“It’s going to be an energy plant that’s going to benefit everybody and is going to provide great power which everybody needs, but what about the neighbouring communities? Are they in agreement with this? They have been living there for as long as they could remember. Would they be able to accept this change? That was when we came in. I never thought I could pull this off.”

Despite her initial doubts, following a two-month period of community engagement, four of the five communities representing approximately 8,000 people embraced the project and the provisions made to minimise and compensate for the impact.

One community, however, was reluctant to engage and were not willing to give up their ancestral land for the plant development. This required Tracy and her team to engage in an ongoing consultation and negotiation process to persuade the remaining community of the longer-term advantages of the plant nationally, and the interventions in place locally to support them.

The project is on the way of implementation, but for Tracy and the developers, this was a significant milestone and one that has enabled Ghana to further explore renewable energy production.

Prioritising energy justice

Tracy’s studies and work on this project have sparked a passion to support renewable and sustainable energy implementation in Ghana and to tackle energy injustice.

“During my Master’s we did a lot of things. We did environmental waste management. We did  environmental law. We did climate change. But as the time grew nearer, my love and passion to actually delve into clean and affordable energy arose.”

Whilst in the case of the Waste-to-Energy plant local communities were consulted on the process and are set to benefit from the development of the plant, this is not always the case. Tracy’s subsequent research has highlighted the experiences of Ghana’s 200 island communities who do not have basic access to electricity. In 1965, the Akosombo Hydroelectric Dam was constructed, which is now the main producer of power in Ghana. To construct the dam, most local communities were displaced and re-settled to nearby island communities.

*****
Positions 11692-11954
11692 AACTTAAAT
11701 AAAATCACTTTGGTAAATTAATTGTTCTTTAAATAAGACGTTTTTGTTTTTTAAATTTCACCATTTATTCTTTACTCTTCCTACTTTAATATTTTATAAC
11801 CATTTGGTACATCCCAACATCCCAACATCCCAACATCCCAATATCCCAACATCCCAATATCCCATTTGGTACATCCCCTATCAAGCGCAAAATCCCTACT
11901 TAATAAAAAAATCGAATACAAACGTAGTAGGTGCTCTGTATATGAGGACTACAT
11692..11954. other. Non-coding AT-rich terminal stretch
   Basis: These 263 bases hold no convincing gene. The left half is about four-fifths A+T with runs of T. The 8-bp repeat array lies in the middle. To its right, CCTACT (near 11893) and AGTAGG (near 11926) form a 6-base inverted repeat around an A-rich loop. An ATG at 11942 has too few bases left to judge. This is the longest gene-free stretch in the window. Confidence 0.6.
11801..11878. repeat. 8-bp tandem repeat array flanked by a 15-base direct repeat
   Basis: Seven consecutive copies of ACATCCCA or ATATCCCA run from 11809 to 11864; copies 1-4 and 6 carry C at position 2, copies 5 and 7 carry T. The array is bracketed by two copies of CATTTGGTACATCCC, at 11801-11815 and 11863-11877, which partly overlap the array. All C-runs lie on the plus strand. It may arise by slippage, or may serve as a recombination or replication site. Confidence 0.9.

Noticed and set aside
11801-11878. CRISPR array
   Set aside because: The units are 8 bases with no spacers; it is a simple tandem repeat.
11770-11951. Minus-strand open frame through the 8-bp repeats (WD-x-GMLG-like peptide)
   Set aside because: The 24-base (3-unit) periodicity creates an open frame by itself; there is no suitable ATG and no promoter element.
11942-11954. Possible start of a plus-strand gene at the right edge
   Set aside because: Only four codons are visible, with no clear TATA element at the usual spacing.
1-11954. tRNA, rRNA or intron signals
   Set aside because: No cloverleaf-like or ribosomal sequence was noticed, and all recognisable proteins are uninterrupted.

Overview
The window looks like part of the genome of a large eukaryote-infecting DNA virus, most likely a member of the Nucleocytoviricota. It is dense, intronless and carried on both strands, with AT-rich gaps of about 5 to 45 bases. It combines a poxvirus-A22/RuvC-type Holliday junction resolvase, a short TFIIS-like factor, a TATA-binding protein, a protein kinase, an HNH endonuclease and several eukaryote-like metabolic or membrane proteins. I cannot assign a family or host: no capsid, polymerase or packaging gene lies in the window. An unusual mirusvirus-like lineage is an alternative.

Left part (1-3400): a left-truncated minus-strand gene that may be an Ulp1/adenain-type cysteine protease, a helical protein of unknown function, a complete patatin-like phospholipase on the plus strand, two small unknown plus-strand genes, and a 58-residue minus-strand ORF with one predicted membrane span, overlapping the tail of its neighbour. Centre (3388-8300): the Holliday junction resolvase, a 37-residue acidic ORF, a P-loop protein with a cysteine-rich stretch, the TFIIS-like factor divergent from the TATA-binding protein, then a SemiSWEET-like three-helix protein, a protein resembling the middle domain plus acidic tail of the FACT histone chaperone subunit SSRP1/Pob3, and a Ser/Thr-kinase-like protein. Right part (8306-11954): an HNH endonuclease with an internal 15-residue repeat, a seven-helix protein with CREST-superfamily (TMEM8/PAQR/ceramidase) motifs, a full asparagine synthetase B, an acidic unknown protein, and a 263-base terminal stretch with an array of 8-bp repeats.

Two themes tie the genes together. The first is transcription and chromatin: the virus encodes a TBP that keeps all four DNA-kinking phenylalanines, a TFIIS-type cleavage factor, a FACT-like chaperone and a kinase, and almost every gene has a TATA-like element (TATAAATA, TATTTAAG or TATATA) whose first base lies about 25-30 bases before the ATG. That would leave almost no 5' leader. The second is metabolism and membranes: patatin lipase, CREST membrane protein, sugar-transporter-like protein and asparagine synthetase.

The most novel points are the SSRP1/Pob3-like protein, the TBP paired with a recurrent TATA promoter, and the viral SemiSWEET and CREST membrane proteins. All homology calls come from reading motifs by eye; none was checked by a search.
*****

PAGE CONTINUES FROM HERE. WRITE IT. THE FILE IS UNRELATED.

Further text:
Despite being displaced by the construction work, the island communities remain the closest geographical habitation to the dam, and yet they are not connected to the grid and the communities don’t have access to electricity. The biggest obstacle preventing the communities from accessing electricity is the need for underwater cables which requires significant financial investment and infrastructure. By contrast, energy access in mainland Ghana is planned via overland routes.

Tracy stands in front of a solar mini-grid implemented in one island community in Ghana

Tracy stands in front of a solar mini-grid implemented in one island community in Ghana

Tracy is now in her final year of doctoral studies at the University of Aberdeen where she is completing research into energy justice. Her research considers the impact of energy injustice on the quality of life for rural communities in Ghana and how renewable energy solutions could provide opportunities for rural electrification. One of such solutions is solar energy in the form of solar mini-grids, which has been partly implemented in some of the island communities Ghana, although further research and assessment is required to realise this as a sustainable solution to energy injustice.

Putting the Scholarship skills into practice

Tracy cites two modules completed during her Commonwealth Master’s Scholarship which have influenced her work and current research.